The other day on our radio show, Insight on Business, we talked about radio and television commercials and making sure the voice used on the commercial matches your brand. If it doesn't...it can harm more than help.
This came up the other day when we were listening to the radio and heard a voice over for a well known Des Moines business. Now, the national brand of this business is very masculine. The "voice" and image of the national brand is a deep rattle that matches the trademark sound of the product. In other words, the "voice" matches the brand.
Except when this local business hit the air. The voice used in the ad was anything but a "deep rumble". Oh he tried...but it sounded forced and at one point I thought it was a 13 year old boy who's voice had not yet changed. To my knowledge this is also the third or fourth voice used in their local radio ads...
A couple of issues: 1) The items sold by this company are high ticket. The voice, clearly an amateur, took away from the richness of the brand. 2) "Voice shopping" should be done in private...not public. 3) If the company was skimping on voice talent to save money, they did. But at what cost?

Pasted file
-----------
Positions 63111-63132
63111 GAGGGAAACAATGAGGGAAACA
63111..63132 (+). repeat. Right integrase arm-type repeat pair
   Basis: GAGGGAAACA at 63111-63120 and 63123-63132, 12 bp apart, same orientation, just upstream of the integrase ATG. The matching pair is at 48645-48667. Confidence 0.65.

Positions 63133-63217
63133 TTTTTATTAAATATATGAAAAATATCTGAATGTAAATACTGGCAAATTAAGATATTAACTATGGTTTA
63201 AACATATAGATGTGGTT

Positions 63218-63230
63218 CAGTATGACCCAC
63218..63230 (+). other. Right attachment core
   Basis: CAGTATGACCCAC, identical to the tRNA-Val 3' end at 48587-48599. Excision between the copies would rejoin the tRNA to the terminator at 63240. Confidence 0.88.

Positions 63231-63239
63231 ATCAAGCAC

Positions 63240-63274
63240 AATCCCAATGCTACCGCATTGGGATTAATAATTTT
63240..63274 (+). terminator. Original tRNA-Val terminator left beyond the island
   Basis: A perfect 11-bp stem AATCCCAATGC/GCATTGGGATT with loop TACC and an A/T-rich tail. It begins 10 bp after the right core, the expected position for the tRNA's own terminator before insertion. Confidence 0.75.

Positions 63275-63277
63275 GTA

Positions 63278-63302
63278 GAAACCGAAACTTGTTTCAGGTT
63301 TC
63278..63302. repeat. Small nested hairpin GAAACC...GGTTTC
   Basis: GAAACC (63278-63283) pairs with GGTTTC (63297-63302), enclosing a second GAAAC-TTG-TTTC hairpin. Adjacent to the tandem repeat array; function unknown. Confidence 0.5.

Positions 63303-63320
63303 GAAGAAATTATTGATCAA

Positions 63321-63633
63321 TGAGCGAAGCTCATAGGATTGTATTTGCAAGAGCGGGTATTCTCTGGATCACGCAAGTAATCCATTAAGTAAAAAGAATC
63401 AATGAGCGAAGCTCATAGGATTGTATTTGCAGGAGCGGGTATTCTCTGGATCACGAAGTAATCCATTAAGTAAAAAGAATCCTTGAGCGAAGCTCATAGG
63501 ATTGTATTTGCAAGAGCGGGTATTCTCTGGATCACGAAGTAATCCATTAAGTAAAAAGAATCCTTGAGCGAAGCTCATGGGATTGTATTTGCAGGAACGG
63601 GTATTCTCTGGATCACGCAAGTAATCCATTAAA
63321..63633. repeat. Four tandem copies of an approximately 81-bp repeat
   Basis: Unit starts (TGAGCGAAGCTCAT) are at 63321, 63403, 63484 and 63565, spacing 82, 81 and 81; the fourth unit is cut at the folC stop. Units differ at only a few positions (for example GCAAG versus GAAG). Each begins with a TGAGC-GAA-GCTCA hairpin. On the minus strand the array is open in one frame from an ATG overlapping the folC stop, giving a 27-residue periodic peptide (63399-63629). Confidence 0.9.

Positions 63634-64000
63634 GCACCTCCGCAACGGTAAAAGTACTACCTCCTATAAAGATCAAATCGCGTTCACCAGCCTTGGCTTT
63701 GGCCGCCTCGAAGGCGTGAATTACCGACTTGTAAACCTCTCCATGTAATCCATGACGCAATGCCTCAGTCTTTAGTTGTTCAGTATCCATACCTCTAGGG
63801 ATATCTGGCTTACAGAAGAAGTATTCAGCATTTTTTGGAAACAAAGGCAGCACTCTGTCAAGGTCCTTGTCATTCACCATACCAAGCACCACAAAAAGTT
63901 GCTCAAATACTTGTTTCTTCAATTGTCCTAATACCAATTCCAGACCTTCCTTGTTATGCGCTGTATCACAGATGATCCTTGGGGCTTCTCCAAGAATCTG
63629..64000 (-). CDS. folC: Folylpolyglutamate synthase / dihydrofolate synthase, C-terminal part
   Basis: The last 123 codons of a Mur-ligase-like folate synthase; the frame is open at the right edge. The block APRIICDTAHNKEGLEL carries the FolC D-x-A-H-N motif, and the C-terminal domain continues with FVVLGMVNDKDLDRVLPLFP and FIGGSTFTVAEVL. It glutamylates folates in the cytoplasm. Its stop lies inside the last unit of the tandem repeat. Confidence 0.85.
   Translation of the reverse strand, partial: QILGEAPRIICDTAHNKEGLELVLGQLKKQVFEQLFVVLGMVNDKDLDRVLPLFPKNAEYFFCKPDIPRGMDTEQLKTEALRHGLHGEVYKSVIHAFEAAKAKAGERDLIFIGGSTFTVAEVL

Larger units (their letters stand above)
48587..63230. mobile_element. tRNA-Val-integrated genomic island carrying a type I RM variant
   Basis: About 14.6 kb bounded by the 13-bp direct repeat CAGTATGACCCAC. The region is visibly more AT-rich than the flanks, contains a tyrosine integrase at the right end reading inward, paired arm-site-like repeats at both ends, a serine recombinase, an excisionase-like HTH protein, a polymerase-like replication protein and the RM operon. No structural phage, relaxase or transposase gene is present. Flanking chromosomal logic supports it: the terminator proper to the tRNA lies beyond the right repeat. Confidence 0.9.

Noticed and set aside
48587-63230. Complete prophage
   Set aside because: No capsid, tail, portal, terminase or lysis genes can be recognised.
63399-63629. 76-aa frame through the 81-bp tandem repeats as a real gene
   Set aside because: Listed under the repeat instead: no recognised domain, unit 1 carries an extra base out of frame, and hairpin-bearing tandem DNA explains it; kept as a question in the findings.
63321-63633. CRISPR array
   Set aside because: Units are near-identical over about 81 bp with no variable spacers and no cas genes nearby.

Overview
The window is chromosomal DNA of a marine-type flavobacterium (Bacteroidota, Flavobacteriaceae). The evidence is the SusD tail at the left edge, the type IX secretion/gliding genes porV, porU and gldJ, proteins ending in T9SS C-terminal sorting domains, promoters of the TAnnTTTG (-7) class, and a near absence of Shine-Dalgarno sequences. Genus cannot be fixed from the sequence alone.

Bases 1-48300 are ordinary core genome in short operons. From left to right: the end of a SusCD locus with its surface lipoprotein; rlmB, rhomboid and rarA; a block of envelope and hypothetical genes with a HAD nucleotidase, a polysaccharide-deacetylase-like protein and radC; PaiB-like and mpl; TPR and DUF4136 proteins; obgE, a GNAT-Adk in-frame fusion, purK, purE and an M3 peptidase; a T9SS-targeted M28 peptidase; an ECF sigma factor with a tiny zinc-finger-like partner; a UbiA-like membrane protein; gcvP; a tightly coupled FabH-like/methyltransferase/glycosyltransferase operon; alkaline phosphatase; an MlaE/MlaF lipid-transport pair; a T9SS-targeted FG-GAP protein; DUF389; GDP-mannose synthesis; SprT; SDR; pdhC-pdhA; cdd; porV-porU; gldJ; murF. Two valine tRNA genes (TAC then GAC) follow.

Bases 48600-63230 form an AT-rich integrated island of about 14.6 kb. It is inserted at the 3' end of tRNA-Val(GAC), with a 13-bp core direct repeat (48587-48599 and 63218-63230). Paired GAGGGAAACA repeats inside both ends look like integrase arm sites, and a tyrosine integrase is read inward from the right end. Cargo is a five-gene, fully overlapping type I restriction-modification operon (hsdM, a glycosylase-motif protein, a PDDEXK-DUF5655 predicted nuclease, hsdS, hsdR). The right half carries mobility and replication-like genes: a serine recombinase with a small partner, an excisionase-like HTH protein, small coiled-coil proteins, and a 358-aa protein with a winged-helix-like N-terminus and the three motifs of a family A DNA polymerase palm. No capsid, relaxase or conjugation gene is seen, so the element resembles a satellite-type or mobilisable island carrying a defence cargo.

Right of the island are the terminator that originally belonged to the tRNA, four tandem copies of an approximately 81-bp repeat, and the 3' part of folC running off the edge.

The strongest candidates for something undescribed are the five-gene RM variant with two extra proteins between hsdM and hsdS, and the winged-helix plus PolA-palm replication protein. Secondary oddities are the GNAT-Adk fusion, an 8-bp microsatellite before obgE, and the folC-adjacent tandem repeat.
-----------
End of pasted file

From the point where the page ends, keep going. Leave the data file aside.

One other thing, and my friends in radio and television will agree, you can get the station to voice any of your ads...for free. But, then they sound like everybody else who has had the station do them for...free. If you are paying top dollar to run the ad...wouldn't you want the ad to sound the very best and different than the others?
Voice talent is an investment...not a cost. Here is proof:
Sam Elliott - Chicken or Beef - People still can't swallow the new Matthew McMonaughey read...sorry.
David Duchovny nailed it for Pedigree Dog Food...nobody could have done better.
Kate Walsh - Cadillac CTS 2008 - Who can forget, "When you turn your car on...does it return the favor?"
Bottom line...spend a little more on your production and you'll get more...
Thanks for reading, Michael Libbie - Insight Advertising, Marketing & Communications